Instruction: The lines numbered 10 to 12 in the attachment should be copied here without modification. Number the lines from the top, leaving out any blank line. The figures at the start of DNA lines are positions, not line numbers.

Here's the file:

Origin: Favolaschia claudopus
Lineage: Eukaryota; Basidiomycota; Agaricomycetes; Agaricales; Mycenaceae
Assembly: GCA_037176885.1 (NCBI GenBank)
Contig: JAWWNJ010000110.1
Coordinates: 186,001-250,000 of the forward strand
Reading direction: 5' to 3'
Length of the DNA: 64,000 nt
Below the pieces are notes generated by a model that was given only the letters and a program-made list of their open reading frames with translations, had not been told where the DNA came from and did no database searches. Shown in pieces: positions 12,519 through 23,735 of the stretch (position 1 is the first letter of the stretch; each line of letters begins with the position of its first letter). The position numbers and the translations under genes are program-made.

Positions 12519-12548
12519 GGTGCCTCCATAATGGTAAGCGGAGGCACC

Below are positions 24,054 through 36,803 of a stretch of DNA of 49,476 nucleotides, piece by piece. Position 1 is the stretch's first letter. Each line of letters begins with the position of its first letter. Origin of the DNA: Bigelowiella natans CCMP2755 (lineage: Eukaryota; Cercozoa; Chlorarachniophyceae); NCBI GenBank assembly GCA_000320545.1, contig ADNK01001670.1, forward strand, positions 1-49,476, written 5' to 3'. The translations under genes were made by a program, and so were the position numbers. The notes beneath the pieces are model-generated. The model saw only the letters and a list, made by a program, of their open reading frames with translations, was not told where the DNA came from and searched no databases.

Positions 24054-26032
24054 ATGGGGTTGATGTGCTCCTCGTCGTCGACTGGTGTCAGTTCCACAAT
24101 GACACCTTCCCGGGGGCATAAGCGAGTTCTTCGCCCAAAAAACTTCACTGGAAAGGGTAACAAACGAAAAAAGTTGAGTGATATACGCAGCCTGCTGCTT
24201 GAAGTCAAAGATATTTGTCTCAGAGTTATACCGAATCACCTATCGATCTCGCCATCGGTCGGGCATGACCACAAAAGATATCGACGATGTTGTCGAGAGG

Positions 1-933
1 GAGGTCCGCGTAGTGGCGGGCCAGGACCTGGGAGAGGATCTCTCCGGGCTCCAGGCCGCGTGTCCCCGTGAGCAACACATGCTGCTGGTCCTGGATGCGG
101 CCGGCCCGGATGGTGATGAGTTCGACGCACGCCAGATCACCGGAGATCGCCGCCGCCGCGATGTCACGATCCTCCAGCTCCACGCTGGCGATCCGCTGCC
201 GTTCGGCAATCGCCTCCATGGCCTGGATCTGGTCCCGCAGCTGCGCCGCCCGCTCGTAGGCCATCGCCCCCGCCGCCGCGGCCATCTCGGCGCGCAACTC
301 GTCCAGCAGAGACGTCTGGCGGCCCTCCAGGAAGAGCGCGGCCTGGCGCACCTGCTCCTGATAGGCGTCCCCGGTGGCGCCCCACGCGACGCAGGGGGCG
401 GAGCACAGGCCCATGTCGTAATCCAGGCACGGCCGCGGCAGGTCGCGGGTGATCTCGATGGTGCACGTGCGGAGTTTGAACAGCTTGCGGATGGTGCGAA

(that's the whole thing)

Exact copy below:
12519 GGTGCCTCCATAATGGTAAGCGGAGGCACC

Below are positions 24,054 through 36,803 of a stretch of DNA of 49,476 nucleotides, piece by piece. Position 1 is the stretch's first letter. Each line of letters begins with the position of its first letter. Origin of the DNA: Bigelowiella natans CCMP2755 (lineage: Eukaryota; Cercozoa; Chlorarachniophyceae); NCBI GenBank assembly GCA_000320545.1, contig ADNK01001670.1, forward strand, positions 1-49,476, written 5' to 3'. The translations under genes were made by a program, and so were the position numbers. The notes beneath the pieces are model-generated. The model saw only the letters and a list, made by a program, of their open reading frames with translations, was not told where the DNA came from and searched no databases.

Positions 24054-26032